Child labour is also an ongoing problem. According to the Centre for Investigative Journalism, the Turkish government’s “pro-business policies” have been responsible not only for the deaths of adults but also impoverished children (see image above). From 2012-15 at least 150 children below the age of 18 were killed in work-related accidents. When Turkey implemented the ILO’s International Programme on the Elimination of Child Labor (IPEC) initiative in 1994, child labor fell from over 2.2 million in 1994 to 886,475 in 2006, according to the Turkish Statistics Institute. But the IPEC ended most of its Turkey programmes in 2007. Since then, the numbers have been slowly creeping back up.
Impoverished refugee children fleeing the Syrian Civil War supplement these numbers. According to an investigation by The Guardian, in 2016, thousands of Syrian children were working illegally in the Turkish garment industry where low wages and poor conditions are common. The Guardian investigation includes interviews with 12-year-old Shukri, who “often works 60 hours a week” on sewing machines “earning 600 Turkish liras (£138) to help support his family.”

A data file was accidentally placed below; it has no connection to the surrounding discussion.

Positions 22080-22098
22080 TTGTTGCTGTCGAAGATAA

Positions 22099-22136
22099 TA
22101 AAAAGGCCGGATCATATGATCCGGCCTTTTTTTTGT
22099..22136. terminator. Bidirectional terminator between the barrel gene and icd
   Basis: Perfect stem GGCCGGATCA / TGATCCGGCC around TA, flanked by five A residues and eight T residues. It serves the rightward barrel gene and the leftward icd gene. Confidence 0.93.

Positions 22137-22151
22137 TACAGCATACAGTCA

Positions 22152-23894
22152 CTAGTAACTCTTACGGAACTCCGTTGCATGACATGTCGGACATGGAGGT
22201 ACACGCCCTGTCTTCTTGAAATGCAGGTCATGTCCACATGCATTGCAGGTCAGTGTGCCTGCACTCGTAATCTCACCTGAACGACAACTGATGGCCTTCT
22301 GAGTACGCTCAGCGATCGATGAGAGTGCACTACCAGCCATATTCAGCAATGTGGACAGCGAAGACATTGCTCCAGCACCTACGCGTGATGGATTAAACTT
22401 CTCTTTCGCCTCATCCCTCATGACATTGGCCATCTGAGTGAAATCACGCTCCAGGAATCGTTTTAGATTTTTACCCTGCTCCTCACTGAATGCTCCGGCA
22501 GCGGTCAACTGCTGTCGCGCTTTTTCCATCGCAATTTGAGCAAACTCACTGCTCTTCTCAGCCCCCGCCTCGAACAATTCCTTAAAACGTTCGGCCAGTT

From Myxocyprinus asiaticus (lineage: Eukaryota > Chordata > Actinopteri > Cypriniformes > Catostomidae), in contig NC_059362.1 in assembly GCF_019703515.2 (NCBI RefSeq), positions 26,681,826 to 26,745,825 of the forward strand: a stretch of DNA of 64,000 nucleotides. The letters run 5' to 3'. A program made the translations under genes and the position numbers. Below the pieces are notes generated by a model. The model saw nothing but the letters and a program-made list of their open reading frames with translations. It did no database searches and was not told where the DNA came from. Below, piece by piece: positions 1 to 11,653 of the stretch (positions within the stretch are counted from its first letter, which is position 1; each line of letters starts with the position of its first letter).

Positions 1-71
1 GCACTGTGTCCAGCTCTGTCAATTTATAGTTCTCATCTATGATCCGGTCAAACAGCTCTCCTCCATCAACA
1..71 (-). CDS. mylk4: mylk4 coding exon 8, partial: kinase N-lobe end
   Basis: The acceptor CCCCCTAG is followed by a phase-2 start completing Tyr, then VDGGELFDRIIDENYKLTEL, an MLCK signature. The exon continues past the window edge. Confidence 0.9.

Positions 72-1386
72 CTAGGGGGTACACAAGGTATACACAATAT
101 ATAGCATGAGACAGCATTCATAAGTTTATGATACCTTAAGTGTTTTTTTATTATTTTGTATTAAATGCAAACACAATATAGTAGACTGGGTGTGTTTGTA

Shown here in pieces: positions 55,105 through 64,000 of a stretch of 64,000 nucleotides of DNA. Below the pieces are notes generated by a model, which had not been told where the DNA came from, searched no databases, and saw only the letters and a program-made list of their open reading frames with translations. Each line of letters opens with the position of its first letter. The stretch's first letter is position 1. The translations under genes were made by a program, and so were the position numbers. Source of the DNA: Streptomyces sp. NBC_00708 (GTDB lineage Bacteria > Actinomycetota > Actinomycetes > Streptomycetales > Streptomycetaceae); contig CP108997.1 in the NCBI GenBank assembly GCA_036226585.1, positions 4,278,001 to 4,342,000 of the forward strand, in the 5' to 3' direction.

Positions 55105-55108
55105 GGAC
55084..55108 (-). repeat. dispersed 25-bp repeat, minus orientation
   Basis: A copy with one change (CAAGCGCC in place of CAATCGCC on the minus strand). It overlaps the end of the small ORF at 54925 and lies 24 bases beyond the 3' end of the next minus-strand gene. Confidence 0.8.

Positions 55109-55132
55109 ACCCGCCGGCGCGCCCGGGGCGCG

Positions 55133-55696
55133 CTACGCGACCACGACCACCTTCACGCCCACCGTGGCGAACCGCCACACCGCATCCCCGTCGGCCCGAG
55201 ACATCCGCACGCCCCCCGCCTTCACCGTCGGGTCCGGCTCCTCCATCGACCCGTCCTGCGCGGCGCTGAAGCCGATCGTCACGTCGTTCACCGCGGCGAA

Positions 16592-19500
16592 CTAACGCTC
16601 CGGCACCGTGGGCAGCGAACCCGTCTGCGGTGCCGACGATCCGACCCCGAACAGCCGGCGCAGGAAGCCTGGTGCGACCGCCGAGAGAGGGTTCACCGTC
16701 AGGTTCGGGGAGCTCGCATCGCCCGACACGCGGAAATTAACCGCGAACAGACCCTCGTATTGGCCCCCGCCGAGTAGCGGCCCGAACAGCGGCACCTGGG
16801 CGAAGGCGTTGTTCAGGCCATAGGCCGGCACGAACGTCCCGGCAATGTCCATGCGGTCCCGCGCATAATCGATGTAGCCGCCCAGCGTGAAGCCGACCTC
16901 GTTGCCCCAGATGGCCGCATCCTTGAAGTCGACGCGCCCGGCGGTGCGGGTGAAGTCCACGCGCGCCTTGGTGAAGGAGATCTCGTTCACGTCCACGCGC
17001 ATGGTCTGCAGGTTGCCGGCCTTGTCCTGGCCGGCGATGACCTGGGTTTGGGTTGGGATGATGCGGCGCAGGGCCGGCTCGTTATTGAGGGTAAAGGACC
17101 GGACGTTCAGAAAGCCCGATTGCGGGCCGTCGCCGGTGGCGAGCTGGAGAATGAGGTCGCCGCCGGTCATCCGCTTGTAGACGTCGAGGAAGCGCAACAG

Textiles and clothing are among the most important sectors of the Turkish economy and foreign trade, according to official government sources. In 2016, the sector enjoyed a 18.4 percent share in total export volume. The economy ministry is quick to tout Turkey’s role as 8th largest clothing supplier in the world and 3rd largest suppler in the world. The total value of clothing exports was $16.26 billion. But the reality on the ground for the workers who actually produce these clothes seldom enters the national conversation.
Even workers in supposedly “elite” white collar professions often feel overworked, underpaid and overstressed. Working long six-day weeks is widespread and commonplace. The infamous Law 4857 denies employees the right to take even a single day of holiday in their first year at a company.
They first need to prove themselves before indulging in such a luxury. A colleague at daily Hürriyet recently mentioned a phrase that frequently summarizes Turkish attitudes towards their workplace. That phrase is “öğrenilmiş çaresizlik,” and translates as a “learnt hopelessness” or “a despair to which one has accostemed oneself.” It was originally used to describe the mental state of circus elephants.